Successful cryopreservation of hepatocytes, especially human hepatocytes, is one of the major reasons for the recent routine application of this experimental system in drug development. Cryopreserved human hepatocytes retain viability and metabolic capacity and are used extensively as suspension cultures to evaluate the metabolic fate (metabolic stability and metabolite profiling) of new chemical entities (NCE) during drug development. Pooled cryopreserved human hepatocytes, i.e., hepatocytes cryopreserved from several individual donors that have been thawed, pooled, and re-cryopreserved, represent the most commonly used system for routine metabolism studies. One major issue with cryopreservation, namely, the loss of the ability of the cells to be cultured, has been overcome. Now hepatocytes from both animals and humans can be cryo-preserved to retain their ability to form monolayer cultures (known as “plateable” cryopreserved hepatocytes). The use of “plateable” cryopreserved hepatocytes enhances experimental efficiency by providing an immediate supply of easily stored cells and eliminating the centrifugation steps to remove test articles after treatment (e.g. uptake and time-dependent inhibition studies), which is required for suspension cultures. Plating extends their use in applications that involve culturing for a prolonged period (multiple days), such as evaluating metabolic stability of slowly-metabolized compounds, P450 induction, efflux transport, and hepatotoxicity. A significant advancement in the application of plateable cryopreserved hepatocytes is the evaluation of the role of metabolism-based drug toxicity on extrahepatic organs in a single test system, especially the novel Integrated Discrete Multiple Organ Co-culture (IdMOC™) system.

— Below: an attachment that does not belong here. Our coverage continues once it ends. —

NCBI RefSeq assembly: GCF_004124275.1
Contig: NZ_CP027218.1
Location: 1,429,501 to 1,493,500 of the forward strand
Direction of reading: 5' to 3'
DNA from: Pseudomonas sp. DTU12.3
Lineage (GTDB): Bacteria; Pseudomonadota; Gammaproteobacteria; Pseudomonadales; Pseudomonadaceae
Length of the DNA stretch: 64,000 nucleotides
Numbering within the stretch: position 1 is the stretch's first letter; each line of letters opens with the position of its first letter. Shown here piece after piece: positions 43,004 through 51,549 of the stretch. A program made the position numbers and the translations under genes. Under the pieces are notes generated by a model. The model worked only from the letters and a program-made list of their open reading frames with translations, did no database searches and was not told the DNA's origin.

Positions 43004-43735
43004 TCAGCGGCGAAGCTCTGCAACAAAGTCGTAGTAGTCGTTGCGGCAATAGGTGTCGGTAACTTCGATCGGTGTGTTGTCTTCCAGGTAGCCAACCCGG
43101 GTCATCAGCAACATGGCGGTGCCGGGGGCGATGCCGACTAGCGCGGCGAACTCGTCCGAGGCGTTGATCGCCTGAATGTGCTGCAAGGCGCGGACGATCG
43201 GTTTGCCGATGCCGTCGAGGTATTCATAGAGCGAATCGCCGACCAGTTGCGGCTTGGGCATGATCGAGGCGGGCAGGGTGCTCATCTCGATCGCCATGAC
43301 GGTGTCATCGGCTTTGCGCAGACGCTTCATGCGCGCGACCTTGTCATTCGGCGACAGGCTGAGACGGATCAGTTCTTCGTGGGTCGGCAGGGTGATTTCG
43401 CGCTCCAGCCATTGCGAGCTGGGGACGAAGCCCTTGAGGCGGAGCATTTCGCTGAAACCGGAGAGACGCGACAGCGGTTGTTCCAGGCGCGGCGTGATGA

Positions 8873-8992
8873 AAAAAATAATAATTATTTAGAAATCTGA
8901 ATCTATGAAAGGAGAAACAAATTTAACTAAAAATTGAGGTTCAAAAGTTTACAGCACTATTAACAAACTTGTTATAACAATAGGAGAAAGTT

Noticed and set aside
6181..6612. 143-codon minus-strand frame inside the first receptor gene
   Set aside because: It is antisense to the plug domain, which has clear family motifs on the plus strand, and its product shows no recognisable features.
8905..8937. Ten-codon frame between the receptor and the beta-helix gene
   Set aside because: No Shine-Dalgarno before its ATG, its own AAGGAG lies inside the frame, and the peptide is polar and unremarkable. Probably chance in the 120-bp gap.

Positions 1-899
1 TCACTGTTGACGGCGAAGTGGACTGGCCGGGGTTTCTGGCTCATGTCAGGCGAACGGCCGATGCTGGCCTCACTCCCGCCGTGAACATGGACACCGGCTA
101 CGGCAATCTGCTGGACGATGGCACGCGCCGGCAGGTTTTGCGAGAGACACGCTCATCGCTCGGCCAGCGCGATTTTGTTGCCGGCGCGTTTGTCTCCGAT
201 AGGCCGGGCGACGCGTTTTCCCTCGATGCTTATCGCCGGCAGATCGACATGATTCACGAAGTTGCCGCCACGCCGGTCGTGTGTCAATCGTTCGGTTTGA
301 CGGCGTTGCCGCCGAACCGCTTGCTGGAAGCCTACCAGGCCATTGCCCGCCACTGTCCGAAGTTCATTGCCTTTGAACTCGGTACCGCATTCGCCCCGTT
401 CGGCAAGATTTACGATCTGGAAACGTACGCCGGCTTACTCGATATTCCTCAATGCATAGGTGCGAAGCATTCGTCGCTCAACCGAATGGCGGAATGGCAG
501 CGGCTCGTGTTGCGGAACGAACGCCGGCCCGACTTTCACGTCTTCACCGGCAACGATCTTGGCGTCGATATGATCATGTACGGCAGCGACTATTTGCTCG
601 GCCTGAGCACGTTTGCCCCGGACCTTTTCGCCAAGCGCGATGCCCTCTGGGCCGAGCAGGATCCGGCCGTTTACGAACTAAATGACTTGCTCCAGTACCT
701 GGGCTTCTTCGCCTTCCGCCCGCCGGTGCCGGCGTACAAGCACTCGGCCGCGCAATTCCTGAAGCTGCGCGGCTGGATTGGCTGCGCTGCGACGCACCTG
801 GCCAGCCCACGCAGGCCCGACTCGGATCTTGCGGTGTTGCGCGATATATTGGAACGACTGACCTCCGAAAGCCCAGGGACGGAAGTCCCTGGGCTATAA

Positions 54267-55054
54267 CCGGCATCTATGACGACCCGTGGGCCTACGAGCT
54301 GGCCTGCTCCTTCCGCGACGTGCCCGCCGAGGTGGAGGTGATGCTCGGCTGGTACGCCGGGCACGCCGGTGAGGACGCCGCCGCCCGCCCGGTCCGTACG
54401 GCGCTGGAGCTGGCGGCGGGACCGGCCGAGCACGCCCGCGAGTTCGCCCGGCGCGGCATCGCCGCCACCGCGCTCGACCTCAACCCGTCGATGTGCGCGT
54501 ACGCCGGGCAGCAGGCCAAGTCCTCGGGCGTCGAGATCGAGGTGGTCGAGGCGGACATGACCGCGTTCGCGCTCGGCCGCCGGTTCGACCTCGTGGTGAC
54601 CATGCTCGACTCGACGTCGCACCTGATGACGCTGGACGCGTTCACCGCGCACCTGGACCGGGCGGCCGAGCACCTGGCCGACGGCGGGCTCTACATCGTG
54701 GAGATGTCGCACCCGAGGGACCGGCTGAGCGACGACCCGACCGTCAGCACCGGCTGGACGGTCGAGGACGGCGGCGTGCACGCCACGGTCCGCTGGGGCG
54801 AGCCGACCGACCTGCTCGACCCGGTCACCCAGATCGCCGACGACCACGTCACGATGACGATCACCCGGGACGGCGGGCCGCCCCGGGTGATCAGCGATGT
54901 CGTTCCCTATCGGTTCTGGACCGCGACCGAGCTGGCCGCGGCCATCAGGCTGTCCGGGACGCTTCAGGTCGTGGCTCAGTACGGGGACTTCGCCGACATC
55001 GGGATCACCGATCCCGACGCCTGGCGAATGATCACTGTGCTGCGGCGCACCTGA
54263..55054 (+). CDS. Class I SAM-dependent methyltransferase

View Full Article